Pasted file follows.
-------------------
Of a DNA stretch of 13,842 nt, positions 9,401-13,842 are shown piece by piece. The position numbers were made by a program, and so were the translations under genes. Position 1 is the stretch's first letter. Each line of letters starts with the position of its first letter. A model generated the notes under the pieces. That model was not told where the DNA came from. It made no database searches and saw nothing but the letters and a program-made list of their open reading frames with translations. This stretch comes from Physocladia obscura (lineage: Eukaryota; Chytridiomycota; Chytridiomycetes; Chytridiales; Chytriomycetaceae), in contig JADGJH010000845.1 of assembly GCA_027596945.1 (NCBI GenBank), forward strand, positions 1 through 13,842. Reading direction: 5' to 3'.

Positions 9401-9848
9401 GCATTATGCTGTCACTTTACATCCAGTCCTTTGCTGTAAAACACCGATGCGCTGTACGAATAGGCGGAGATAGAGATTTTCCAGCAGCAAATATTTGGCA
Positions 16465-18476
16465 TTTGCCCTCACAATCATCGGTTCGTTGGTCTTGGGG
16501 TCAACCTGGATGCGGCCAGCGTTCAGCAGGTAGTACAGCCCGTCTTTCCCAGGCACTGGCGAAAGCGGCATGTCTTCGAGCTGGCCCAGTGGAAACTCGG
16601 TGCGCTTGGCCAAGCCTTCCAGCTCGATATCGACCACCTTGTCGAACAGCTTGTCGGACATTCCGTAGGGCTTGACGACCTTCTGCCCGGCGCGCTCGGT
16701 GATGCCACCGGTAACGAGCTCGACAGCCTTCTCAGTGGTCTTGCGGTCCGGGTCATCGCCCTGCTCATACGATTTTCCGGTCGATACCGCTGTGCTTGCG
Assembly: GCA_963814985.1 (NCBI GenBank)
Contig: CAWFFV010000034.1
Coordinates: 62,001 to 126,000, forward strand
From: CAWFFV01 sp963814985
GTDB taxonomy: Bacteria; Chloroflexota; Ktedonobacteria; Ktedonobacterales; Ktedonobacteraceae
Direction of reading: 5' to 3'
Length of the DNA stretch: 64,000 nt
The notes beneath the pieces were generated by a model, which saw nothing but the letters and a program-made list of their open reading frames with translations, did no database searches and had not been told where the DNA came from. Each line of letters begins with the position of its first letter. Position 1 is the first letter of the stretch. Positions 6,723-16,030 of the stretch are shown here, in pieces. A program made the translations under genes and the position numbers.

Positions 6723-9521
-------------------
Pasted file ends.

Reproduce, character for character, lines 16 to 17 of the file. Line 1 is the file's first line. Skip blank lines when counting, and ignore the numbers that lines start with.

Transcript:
The notes beneath the pieces were generated by a model, which saw nothing but the letters and a program-made list of their open reading frames with translations, did no database searches and had not been told where the DNA came from. Each line of letters begins with the position of its first letter. Position 1 is the first letter of the stretch. Positions 6,723-16,030 of the stretch are shown here, in pieces. A program made the translations under genes and the position numbers.

Positions 6723-9521